Sum of terms in a composition cycle

Let $f, g$ be linear functions.

Define $S(x)$ as $any$ composition sequence of $f$ and $g$ like

$S(x) = (f\circ g\circ g\circ f\circ f\circ g)(x)$

Let $s$ as the fixed point of $S$ then a cycle is determined

$s \to_g g(s) \to_f (f\circ g)(s) \to_f (f\circ f\circ g)(s) \to_g (g\circ f\circ f\circ g)(s) \to_g (g\circ g\circ f\circ f\circ g)(s) \to_f s (again)$

Call $Sum_g(S)$ the sum of the terms of the cycle such that $g$ function is applied to this term.

In this example $Sum_g(S) = s + (f\circ f\circ g)(s) + (g\circ f\circ f\circ g)(s)$

Define $T(x)$ as the reversed composition sequence

$T(x) = (g\circ f\circ f\circ g\circ g\circ f)(x)$

Call $t$ the fixed point of $T$

In this example $Sum_g(T) = (f)(t) + (g\circ f)(t) + (f\circ f\circ g\circ g\circ f)(t)$

Prove that $Sum_g(S) = Sum_g(T)$

$f(x) = 3x-2$ and $g(x)=2x+1$

$S(x) = (f\circ g\circ g\circ f\circ f\circ g)(x) = 216 x + 19$ and $s = -19/215$

$T(x) = (g\circ f\circ f\circ g\circ g\circ f)(x) = 216 x - 105$ and $t = 21/43$

$Sum_g(S) = s + (f\circ f\circ g)(s) + (g\circ f\circ f\circ g)(s) = -19/215 -127/215 -39/215 = -37/43$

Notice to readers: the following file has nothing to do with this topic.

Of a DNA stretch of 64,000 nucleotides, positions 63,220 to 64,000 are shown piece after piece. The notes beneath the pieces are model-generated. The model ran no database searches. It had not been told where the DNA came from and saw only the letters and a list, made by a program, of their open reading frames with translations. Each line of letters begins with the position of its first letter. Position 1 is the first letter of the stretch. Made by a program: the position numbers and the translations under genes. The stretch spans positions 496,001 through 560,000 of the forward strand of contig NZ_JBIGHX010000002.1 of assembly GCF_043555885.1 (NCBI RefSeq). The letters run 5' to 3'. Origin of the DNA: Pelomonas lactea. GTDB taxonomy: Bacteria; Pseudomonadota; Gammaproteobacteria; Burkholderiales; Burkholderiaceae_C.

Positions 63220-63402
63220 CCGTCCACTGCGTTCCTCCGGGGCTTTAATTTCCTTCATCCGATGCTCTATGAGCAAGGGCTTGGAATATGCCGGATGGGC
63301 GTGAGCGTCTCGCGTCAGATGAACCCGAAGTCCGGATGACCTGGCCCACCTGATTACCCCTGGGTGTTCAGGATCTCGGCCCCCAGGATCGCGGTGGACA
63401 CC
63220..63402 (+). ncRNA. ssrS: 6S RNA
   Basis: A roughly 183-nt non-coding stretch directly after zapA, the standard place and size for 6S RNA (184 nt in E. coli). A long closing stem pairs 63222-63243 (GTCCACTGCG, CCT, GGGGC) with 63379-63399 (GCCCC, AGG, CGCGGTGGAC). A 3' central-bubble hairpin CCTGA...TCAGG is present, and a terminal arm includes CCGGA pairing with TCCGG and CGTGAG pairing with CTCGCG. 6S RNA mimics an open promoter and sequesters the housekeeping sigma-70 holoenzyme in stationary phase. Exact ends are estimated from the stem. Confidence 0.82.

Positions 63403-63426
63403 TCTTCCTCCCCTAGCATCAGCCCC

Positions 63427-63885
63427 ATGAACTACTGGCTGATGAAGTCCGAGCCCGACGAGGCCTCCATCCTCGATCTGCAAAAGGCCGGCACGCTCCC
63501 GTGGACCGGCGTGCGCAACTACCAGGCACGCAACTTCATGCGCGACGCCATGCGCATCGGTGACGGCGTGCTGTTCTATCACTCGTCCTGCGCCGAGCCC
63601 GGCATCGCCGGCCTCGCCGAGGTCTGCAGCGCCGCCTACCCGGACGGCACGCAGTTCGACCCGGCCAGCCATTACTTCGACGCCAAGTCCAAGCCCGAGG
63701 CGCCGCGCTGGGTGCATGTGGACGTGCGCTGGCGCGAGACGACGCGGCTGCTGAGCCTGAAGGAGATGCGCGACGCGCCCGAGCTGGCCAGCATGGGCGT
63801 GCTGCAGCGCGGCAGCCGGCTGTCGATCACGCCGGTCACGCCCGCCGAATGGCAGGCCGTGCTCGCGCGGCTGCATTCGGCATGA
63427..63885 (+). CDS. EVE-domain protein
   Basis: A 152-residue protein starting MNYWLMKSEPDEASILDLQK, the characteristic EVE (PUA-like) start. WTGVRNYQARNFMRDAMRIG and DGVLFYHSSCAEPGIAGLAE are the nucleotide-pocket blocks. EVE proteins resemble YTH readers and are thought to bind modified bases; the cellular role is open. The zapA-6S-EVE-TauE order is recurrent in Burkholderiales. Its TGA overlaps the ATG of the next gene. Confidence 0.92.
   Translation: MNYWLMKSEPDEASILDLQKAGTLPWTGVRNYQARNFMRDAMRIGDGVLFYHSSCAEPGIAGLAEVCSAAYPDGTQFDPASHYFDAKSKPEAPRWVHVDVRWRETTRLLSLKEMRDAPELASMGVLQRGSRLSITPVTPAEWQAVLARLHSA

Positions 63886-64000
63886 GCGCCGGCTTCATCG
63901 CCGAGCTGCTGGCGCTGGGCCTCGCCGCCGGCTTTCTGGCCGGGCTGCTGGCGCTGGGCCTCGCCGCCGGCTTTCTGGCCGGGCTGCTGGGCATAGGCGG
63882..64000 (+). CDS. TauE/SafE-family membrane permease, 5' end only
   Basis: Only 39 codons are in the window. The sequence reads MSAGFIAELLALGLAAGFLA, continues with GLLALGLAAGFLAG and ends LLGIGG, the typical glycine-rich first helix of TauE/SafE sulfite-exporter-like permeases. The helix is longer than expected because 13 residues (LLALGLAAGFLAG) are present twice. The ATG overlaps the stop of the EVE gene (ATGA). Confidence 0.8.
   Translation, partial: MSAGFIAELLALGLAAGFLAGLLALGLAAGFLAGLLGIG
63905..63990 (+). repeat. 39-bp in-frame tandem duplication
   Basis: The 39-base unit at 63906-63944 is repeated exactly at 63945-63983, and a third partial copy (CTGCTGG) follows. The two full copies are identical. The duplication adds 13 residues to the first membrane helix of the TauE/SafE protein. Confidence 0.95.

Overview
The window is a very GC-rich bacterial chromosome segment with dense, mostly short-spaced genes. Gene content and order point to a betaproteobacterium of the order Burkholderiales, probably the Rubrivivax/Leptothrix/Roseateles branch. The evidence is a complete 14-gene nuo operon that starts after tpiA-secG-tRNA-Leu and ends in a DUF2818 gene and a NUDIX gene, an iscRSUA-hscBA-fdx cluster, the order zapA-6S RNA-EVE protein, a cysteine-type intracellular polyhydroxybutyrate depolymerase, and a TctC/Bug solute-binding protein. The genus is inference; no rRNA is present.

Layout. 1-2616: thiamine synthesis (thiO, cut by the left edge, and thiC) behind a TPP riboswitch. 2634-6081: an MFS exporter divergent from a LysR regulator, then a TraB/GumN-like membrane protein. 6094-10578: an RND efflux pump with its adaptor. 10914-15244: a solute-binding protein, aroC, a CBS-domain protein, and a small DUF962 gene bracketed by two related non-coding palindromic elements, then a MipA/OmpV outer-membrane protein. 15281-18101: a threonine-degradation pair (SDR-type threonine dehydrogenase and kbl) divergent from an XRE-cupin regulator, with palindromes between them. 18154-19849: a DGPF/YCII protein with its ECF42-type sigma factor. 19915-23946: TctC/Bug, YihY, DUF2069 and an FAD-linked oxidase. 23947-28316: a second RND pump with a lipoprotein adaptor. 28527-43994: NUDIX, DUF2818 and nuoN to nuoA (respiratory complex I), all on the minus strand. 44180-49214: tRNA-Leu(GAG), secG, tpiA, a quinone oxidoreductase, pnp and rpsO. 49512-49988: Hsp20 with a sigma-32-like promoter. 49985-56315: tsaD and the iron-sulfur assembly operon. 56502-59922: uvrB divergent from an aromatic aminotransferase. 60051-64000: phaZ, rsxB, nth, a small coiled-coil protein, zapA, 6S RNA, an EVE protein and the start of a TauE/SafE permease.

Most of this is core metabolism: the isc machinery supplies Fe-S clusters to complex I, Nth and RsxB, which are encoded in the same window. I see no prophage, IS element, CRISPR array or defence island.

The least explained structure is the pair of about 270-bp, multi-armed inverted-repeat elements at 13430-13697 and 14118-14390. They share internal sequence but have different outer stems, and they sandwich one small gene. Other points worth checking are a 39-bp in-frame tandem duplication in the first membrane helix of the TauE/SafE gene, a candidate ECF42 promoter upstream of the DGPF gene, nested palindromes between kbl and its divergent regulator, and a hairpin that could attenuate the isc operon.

$Sum_g(T) = (f)(t) + (g\circ f)(t) + (f\circ f\circ g\circ g\circ f)(t) = -23/43 -3/43-11/43 = -37/43$

A visual approach

$f(x) = 3x-2$ (or any linear function)

$g(x)=x/5+1$ (or any other linear function)

Then

$\color{red}{215/98 \to_g} \color{blue}{141/98 \to_f 227/98 \to_f} \color{red}{485/98 \to_g 195/98 \to_g} \color{blue}{137/98 \to_f} 215/98 (again)$

Obs: $215/98$ is the fixed point of $(f\circ g\circ g\circ f\circ f\circ g)(x)$

The reversed cycle is

$177/98 \color{red}{_g\leftarrow 395/98} \color{blue}{_f\leftarrow 197/98 _f\leftarrow 131/98} \color{red}{_g\leftarrow 165/98 _g\leftarrow 335/98} \color{blue}{_f\leftarrow 177/98} (again)$

Obs: $177/98$ is the fixed point of $(g\circ f\circ f\circ g\circ g\circ f)(x)$

why this happens?

$\color{red}{215/98 + 485/98 + 195/98 = 395/98 + 165/98 + 335/98}$

$\color{blue}{141/98 + 227/98 + 137/98 = 197/98 + 131/98 + 177/98}$

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What is the question? – M Turgeon Jul 3 '13 at 18:35